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Exercise in first trimester - conflicting advice

(17 Posts)
birchwoods Tue 02-Dec-14 12:13:09

I'm only 4+1 and am wondering whether it's safe to carry on exercising as usual.

I know the NHS website encourages you to exercise throughout pregnancy but it doesn't go in to detail about what kind of exercise is ok/not ok.

I go to Metafit once a week which is bloody hard work and leaves me utterly knackered - is this still ok when it's so hard? Should I modify some exercises (like the ones where you're on your tummy on the floor?) even at this early stage in my pregnancy?

I also run with a club and on my own, between once and three times per week (sometimes not at all), at distances of between 3 and 5 miles, and I do online pilates/HIIT/strength workouts a few times a week.

I'm just a bit confused as advice seems to be conflicting. Some sources say carry on as long as you feel able to with whatever you were previously doing (ie. don't take up any new types of exercises that your body isn't already accustomed to), some say tone it down a bit and do gentler exercise, some say fine to do ab work, some say not!

I'd really like to carry on doing ab work to strengthen my tummy before it gets obliterated but not if it is going to be harmful in any way!

Am I being overly cautious seeing as I'm so early on (probably)?!

Rumplestrumpet Tue 02-Dec-14 12:50:25

Hi there. I think it's natural to be cautious at this stage. I'm not a medical professional but I spoke to my midwife about exercise. I don't have anything like your kind of fitness regime - just cycling to/from work and yoga once a week. My midwife encouraged me to carry on as before BUT with two caveats:
- firstly, be more careful with cycling, as a fall would be dangerous. So that means taking no risks, stopping at amber lights rather than trying to squeeze through, etc. I guess this would also translate as watch your footing perhaps when running?
- secondly, she was very clear that I need to listen to my body and not overdo it. When I start to feel too tired, take a break. I'm only 8 weeks into pregnancy myself, but this has meant slowing down a little on the bike (ie I'm just a bit more tired halfway through the commute, and so slow down rather than keep pushing through), and stop some of the positions earlier during yoga (ie when I feel my arms giving in).

So if I were you I'd probably keep up with the running and pilates, and continue with the workout but not push myself too hard. And definitely speak to your midwife about it as soon as you see her.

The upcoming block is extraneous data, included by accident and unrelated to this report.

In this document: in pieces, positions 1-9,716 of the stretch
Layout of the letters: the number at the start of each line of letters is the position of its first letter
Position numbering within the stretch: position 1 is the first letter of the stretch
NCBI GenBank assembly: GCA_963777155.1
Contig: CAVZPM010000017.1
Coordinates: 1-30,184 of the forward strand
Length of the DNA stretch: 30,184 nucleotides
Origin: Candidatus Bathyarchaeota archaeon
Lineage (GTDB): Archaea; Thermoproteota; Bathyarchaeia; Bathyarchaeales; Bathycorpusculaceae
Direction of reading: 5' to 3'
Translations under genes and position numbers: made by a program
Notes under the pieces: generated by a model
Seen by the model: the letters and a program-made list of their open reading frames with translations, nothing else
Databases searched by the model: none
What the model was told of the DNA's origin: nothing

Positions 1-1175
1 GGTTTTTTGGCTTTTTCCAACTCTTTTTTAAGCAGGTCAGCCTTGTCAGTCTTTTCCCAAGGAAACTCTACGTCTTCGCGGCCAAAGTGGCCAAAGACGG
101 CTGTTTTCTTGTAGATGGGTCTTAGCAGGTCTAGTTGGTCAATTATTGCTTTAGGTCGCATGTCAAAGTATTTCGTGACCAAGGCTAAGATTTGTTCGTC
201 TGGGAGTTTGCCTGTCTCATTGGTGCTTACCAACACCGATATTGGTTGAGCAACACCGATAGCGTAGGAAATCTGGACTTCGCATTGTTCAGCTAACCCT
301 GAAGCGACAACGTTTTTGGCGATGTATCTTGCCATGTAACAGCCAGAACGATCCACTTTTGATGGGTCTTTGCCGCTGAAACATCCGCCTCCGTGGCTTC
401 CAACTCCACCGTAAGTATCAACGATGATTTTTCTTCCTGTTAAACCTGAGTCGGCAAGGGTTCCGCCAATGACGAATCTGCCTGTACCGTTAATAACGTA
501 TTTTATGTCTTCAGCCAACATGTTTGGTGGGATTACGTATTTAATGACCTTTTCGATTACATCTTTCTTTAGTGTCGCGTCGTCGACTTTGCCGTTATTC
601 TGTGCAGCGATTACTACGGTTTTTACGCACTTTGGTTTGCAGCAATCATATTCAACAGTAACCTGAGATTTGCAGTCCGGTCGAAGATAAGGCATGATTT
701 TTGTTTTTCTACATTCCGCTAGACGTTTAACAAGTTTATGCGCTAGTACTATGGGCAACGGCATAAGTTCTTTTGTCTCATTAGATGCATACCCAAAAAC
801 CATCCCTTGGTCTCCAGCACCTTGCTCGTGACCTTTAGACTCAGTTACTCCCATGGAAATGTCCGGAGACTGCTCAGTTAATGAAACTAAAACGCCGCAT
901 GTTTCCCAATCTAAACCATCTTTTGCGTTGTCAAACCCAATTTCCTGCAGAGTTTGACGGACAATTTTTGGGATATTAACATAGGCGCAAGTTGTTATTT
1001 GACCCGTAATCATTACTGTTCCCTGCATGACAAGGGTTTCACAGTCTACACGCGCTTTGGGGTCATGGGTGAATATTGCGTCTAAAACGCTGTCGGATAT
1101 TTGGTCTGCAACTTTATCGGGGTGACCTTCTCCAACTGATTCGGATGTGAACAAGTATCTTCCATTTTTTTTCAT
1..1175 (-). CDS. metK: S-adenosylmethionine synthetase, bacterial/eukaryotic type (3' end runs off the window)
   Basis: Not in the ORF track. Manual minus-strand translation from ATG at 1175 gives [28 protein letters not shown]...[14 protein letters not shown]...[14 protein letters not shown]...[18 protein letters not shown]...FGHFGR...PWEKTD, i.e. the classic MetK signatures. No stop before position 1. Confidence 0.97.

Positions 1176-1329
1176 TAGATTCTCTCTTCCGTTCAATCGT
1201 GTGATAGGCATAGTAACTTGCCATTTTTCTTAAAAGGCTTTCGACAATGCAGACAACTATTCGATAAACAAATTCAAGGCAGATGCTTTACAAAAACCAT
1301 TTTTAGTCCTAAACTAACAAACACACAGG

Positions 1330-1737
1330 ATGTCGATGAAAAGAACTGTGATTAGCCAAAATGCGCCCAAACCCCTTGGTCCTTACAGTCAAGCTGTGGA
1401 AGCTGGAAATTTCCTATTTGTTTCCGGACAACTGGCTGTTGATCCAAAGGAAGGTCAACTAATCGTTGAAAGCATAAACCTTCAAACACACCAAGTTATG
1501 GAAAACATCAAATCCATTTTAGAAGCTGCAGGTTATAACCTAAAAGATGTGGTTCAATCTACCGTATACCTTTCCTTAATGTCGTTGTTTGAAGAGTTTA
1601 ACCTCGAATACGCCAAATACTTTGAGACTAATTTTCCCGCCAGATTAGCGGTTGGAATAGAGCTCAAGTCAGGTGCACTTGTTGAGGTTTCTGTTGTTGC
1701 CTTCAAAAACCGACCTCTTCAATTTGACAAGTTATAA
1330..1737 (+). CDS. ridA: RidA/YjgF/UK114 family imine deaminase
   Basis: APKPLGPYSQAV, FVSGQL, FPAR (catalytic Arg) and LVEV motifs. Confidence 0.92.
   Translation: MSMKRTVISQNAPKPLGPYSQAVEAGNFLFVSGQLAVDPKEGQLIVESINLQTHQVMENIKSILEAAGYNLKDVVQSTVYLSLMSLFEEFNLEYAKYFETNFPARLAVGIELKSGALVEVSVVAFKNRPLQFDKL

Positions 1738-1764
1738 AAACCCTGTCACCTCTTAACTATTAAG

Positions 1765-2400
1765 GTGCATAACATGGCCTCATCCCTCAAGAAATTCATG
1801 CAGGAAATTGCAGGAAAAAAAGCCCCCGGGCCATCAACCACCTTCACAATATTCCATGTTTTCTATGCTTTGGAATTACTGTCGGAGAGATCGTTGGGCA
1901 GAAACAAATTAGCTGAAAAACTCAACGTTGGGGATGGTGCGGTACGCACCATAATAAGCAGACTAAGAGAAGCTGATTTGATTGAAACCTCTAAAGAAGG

Congrats on the pregnancy and good luck!

squizita Tue 02-Dec-14 12:57:31

Just no contact sports and don't go harder than usual. Honestly that's safe.
Bear in mind your muscles soften a bit so there is a slight risk of pulled muscles.
Baby will be fine provided you're not skydiving or wrestling.

Long story but I know a lot about pregnancy safety for various reasons (all good) and used to be a worry wort. I found Leslie Regans pregnancy book a no nonsense comfortING guide.

HazleNutt Tue 02-Dec-14 13:15:51

conflicting advice - yes, better get used to it grin. It will be same about any baby related topic - so what you can do is to try to find the research behind the specific claim and then decide what to believe.

I don't see any issues laying on your stomach this early, the baby is still behind the pubic bone, so can't be squashed. You will find many claims that ab exercises during pregnancy cause diastasis recti, but I have not found any studies confirming this, so no idea what this is based on.

Similarly, you will read almost anywhere, that you should not let your heart rate go over 140. This was based on a guess, recommendation and the author of this recommendation has since said that it is not correct and should be scrapped. But people keep repeating it.

You will also read from several sources that you must not get hot and sweaty, because raise in core temperature would affect the fetus. Well - it's not exercise for me, if I don't get sweaty. Also, "Data regarding the effects of exercise on core temperature during pregnancy are limited. There have been no reports that hyperthermia associated with exercise is teratogenic." see here for sources: www.acog.org/Resources-And-Publications/Committee-Opinions/Committee-on-Obstetric-Practice/Exercise-During-Pregnancy-and-the-Postpartum-Period

So in short, yes you will get conflicting advice. Choose the advice you feel comfortable with.